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The beginner’s guide to foreign interference

From the United States and United Kingdom to our own shores, foreign interference is very much in the news. But what exactly is it and what can we do about it?

The beginner’s guide to foreign interference

Disinformation can take on innocuous forms online, like memes and GIFs. Their intentions however, could be more sinister and can play up social fault lines and sow discord abroad. Images: Shutterstock

Foreign interference has featured prominently in the news over the last few years, often with far-reaching consequences. For instance, a US National Intelligence Council report on interference during the US Elections in 2020 claimed that, amongst other interference attempts, Russian troll farms had attempted to discredit then presidential candidate Joe Biden and US officials with links to the Obama administration by alleging that they had corrupt links with Ukraine.

According to a New York Times report, Russia used online message boards, closed chat rooms and private Facebook groups to circulate their messages. The use of private platforms made detection of such efforts more difficult.

In the United Kingdom, foreign interference was alleged to have affected the 2016 Brexit referendum. The Guardian reported that accounts run from a Russian troll farm tried to sow discord over the Brexit referendum.

Foreign interference isn’t limited to elections. For instance, the BBC reported that during the early stages of the COVID-19 pandemic, hundreds of fake or hijacked Facebook, Twitter and YouTube accounts were producing pro-Chinese government messages about the COVID-19 pandemic. The content was critical of the US and European Union’s handling of the pandemic. The objective? To reduce these governments’ credibility among their citizens.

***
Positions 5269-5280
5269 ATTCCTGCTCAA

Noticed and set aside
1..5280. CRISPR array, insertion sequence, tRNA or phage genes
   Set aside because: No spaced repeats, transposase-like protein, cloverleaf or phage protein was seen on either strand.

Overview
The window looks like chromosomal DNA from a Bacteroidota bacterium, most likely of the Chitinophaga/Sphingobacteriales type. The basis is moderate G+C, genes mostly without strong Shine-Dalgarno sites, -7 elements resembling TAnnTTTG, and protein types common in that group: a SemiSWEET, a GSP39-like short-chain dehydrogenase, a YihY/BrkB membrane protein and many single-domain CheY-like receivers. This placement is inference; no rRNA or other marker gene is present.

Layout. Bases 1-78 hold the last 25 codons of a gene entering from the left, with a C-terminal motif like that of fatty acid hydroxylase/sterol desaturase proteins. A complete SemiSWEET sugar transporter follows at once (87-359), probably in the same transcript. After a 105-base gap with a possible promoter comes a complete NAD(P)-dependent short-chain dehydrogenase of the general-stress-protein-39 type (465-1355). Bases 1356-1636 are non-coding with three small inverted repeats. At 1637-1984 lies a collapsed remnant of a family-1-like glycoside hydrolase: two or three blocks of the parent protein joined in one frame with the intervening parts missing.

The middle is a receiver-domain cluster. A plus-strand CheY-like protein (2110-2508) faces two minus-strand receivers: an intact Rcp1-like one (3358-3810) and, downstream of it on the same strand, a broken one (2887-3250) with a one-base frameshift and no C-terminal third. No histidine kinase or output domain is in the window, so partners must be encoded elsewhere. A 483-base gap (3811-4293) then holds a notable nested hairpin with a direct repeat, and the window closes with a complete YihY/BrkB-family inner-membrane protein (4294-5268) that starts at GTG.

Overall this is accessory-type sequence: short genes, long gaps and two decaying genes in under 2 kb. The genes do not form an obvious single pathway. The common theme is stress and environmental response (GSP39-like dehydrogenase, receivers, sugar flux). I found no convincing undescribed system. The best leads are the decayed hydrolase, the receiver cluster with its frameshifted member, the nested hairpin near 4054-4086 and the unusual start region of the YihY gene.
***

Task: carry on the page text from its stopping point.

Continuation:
Singapore, too, has not been immune to foreign interference. In 1988, the first secretary of the US Embassy’s political section, Mr Hank Hendrickson, had sought out disaffected Singaporean lawyers and urged them to contest in the upcoming elections.

Here’s what you should know about foreign interference and the threat it poses to countries around the world.


Foreign interference occurs when agents from a foreign country try to manipulate the domestic politics, actions or policies of their target country to advance their own interests. The idea of foreign interference is nicely summarised by the Gerasimov Doctrine – named after the Russian Military Chief of Staff Valery Gerasimov.

He stated that the rules of war now include non-kinetic military measures. In the age of social media, hostile foreign actors may use social media and online communication tools to conduct hostile information campaigns. Foreign agents share or forward memes and disinformation to deepen divisions in their target country, stoke hostility between the different groups living there and widen public distrust of the country’s major institutions.

This was seen during the runup to the 2020 US Presidential Election. According to a Department of Homeland Security report, Russian agents were aggressively trying to inflame social and racial tensions in the US. A 2019 report stated that Russia aimed to weaken the US by sowing discord and division in the hope of impairing the US’ ability to challenge Russia’s strategic objectives.

Ukraine is another country that has suffered from foreign interference. According to an Atlantic Council report, ever since the 2014 Euromaidan Revolution (which resulted in the country’s elected president, Mr Viktor Yanukovych, being ousted), a Russian disinformation campaign has aimed to undermine trust in the new Ukrainian government. For example, hackers attacked the country’s power grid and foreign agents used bots and fake social media accounts to smear the image of the Ukrainian government.